And again, this is kind of frustrating. But it’s also interesting – I’m always intrigued when I notice my brain doing something seemingly pointless, because there’s usually some underlying logic to what it’s doing that I haven’t seen yet. This case is no different: I think there’s a reason we can’t self-validate at will, as much as we might wish we could at times. I want to go into what that reason is, why it ends up being a less than good reason in certain cases, and whether or not there’s anything we can – or should – do to work around it.


So let’s talk about humility.

Humility is one of those universally admired virtues. We all like humble people, and aspire to be humble to some degree. We want our heroes to be humble – think of Gandalf, or Frodo (or Sam, for that matter…or Aragorn…or Faramir – man, Tolkien really liked humility). There are exceptions, of course: Sherlock Holmes comes to mind as a character who’s well-liked despite being arrogant. But such cases are rare, and rely on the character or person in question having a very specific set of compensating characteristics. I think it’s safe to say that, all else being equal, we like arrogant people much less than we like humble people.

Now, why do we value humility so much? That’s a surprisingly tricky question to answer. I mean, yes, we all have an intuitive sense that arrogant people are jerks. But where does that intuition come from?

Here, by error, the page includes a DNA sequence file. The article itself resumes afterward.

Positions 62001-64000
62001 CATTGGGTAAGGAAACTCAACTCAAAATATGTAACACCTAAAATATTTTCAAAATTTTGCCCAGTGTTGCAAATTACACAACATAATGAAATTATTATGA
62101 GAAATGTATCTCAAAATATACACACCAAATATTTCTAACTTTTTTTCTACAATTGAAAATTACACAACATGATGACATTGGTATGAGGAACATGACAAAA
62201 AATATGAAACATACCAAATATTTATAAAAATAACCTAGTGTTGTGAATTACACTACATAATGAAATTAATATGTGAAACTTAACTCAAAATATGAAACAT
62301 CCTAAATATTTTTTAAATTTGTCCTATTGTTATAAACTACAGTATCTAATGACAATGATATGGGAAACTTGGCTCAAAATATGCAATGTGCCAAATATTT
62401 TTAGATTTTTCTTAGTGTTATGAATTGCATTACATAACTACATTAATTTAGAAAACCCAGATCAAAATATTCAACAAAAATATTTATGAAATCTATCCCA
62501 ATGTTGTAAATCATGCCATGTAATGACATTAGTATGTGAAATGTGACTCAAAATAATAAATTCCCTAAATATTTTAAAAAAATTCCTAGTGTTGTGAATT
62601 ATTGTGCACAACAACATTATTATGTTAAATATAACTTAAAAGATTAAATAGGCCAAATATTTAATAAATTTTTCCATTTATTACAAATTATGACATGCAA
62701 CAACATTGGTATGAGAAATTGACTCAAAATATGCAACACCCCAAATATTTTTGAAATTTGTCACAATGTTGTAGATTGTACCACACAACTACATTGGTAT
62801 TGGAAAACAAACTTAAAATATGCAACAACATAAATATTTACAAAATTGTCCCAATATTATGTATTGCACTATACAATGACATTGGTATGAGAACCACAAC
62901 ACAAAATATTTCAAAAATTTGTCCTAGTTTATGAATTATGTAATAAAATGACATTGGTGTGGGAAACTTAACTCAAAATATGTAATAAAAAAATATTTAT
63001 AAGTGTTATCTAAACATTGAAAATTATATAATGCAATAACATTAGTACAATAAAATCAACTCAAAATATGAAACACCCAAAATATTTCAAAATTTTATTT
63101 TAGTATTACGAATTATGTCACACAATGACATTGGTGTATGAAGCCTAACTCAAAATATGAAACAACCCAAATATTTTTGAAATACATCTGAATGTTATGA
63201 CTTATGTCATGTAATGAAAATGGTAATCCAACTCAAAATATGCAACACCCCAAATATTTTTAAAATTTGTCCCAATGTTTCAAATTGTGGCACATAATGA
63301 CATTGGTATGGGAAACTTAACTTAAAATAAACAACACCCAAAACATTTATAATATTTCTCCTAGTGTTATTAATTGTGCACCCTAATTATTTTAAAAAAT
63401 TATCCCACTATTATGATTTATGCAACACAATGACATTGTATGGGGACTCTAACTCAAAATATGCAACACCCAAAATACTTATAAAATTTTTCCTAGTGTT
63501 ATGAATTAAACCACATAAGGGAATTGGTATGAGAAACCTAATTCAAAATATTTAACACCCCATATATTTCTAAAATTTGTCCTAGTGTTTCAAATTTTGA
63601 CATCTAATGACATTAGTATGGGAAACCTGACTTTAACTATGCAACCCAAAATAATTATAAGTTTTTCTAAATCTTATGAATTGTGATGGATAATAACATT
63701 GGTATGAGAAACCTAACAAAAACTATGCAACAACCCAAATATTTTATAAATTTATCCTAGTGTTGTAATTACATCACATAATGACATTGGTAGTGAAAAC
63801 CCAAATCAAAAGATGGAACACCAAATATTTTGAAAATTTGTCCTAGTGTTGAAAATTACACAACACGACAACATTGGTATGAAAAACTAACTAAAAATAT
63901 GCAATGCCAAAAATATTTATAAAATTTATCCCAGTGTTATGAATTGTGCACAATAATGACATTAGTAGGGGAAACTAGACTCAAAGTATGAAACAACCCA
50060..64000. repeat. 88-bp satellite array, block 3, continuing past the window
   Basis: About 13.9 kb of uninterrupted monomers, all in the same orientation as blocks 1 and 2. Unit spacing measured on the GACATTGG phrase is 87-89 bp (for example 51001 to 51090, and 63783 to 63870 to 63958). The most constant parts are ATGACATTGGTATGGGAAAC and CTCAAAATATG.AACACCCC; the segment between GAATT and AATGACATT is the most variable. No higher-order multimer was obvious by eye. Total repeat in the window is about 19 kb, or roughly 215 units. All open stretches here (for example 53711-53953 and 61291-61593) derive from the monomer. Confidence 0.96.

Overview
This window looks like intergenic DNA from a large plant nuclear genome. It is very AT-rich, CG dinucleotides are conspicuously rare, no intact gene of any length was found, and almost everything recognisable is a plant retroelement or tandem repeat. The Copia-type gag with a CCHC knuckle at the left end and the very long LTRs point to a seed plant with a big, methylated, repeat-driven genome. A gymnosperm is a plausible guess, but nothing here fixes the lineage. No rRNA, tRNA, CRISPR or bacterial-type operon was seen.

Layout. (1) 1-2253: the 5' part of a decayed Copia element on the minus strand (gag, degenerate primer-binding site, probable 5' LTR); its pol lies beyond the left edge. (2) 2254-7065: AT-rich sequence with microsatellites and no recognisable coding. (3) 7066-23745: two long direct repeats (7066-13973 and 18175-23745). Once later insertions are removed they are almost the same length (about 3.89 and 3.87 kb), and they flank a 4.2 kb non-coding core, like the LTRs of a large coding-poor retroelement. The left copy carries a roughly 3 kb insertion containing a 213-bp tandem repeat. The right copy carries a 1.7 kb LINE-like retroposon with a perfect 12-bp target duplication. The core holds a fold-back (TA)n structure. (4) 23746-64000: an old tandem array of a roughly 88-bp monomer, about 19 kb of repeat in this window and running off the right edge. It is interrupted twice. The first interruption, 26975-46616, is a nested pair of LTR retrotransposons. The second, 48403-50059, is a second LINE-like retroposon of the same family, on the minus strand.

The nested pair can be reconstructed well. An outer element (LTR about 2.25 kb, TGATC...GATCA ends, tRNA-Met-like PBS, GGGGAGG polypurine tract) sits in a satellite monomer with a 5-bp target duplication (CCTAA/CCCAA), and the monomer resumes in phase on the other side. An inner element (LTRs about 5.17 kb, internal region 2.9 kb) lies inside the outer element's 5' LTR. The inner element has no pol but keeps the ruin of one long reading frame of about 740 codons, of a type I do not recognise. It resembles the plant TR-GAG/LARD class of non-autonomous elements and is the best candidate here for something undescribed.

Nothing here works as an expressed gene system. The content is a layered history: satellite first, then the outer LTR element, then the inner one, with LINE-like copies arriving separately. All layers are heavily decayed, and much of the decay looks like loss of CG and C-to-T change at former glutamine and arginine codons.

My own guess is that humility functions as a kind of sanity check on society. Without humility, people would have an incentive to talk themselves up – to brag about themselves as much as possible; to exaggerate their own worth without limit. Worse, in such a world people wouldn’t just talk about how great they were – they would actually have an incentive to believe they were that great as well. If you’re trying to convince someone that you’re amazing and deserve a promotion or a raise or whatever, you’re going to be much more convincing if you actually believe what you’re saying. And people are absolutely capable of this – it’s been proven again and again that we can change our own beliefs when it’s favourable to do so, without ever noticing that we used to believe differently. You can even see a variant of this in our own society, in the form of overconfidence bias, and that’s with a pretty strong norm of valuing humility. So I think the end result in a society without humility would be a bunch of people who had maximally high opinions of themselves going around bragging all the time. In other words, it’s probably a good thing that humility exists, all things considered – it keeps us tethered to reality.